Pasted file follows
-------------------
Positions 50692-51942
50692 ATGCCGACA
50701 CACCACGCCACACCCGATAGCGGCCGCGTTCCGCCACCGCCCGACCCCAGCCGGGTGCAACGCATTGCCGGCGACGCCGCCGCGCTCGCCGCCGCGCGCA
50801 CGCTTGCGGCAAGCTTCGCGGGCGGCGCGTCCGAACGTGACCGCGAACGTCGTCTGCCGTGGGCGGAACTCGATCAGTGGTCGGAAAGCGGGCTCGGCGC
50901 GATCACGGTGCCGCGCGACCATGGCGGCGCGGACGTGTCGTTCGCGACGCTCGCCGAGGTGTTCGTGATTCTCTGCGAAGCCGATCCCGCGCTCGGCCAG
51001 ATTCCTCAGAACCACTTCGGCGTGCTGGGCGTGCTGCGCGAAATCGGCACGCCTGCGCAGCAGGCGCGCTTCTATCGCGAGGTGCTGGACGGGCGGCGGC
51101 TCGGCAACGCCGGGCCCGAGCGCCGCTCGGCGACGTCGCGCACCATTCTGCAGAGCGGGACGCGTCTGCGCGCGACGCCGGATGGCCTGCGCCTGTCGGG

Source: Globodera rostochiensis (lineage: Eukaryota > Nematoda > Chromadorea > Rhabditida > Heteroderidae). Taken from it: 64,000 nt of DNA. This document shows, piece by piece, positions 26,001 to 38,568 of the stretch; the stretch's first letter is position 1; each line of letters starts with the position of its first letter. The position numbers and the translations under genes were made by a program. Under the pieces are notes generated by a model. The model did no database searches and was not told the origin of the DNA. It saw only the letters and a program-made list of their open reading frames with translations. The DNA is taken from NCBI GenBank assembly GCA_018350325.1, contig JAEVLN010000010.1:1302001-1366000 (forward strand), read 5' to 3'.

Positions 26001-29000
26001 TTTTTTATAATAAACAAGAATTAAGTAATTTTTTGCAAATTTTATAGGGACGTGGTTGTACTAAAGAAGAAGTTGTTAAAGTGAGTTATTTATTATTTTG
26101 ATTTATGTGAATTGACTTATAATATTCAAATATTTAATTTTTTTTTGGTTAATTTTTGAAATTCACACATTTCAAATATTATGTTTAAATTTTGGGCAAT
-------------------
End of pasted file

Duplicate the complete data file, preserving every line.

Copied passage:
Positions 50692-51942
50692 ATGCCGACA
50701 CACCACGCCACACCCGATAGCGGCCGCGTTCCGCCACCGCCCGACCCCAGCCGGGTGCAACGCATTGCCGGCGACGCCGCCGCGCTCGCCGCCGCGCGCA
50801 CGCTTGCGGCAAGCTTCGCGGGCGGCGCGTCCGAACGTGACCGCGAACGTCGTCTGCCGTGGGCGGAACTCGATCAGTGGTCGGAAAGCGGGCTCGGCGC
50901 GATCACGGTGCCGCGCGACCATGGCGGCGCGGACGTGTCGTTCGCGACGCTCGCCGAGGTGTTCGTGATTCTCTGCGAAGCCGATCCCGCGCTCGGCCAG
51001 ATTCCTCAGAACCACTTCGGCGTGCTGGGCGTGCTGCGCGAAATCGGCACGCCTGCGCAGCAGGCGCGCTTCTATCGCGAGGTGCTGGACGGGCGGCGGC
51101 TCGGCAACGCCGGGCCCGAGCGCCGCTCGGCGACGTCGCGCACCATTCTGCAGAGCGGGACGCGTCTGCGCGCGACGCCGGATGGCCTGCGCCTGTCGGG

Source: Globodera rostochiensis (lineage: Eukaryota > Nematoda > Chromadorea > Rhabditida > Heteroderidae). Taken from it: 64,000 nt of DNA. This document shows, piece by piece, positions 26,001 to 38,568 of the stretch; the stretch's first letter is position 1; each line of letters starts with the position of its first letter. The position numbers and the translations under genes were made by a program. Under the pieces are notes generated by a model. The model did no database searches and was not told the origin of the DNA. It saw only the letters and a program-made list of their open reading frames with translations. The DNA is taken from NCBI GenBank assembly GCA_018350325.1, contig JAEVLN010000010.1:1302001-1366000 (forward strand), read 5' to 3'.

Positions 26001-29000
26001 TTTTTTATAATAAACAAGAATTAAGTAATTTTTTGCAAATTTTATAGGGACGTGGTTGTACTAAAGAAGAAGTTGTTAAAGTGAGTTATTTATTATTTTG
26101 ATTTATGTGAATTGACTTATAATATTCAAATATTTAATTTTTTTTTGGTTAATTTTTGAAATTCACACATTTCAAATATTATGTTTAAATTTTGGGCAAT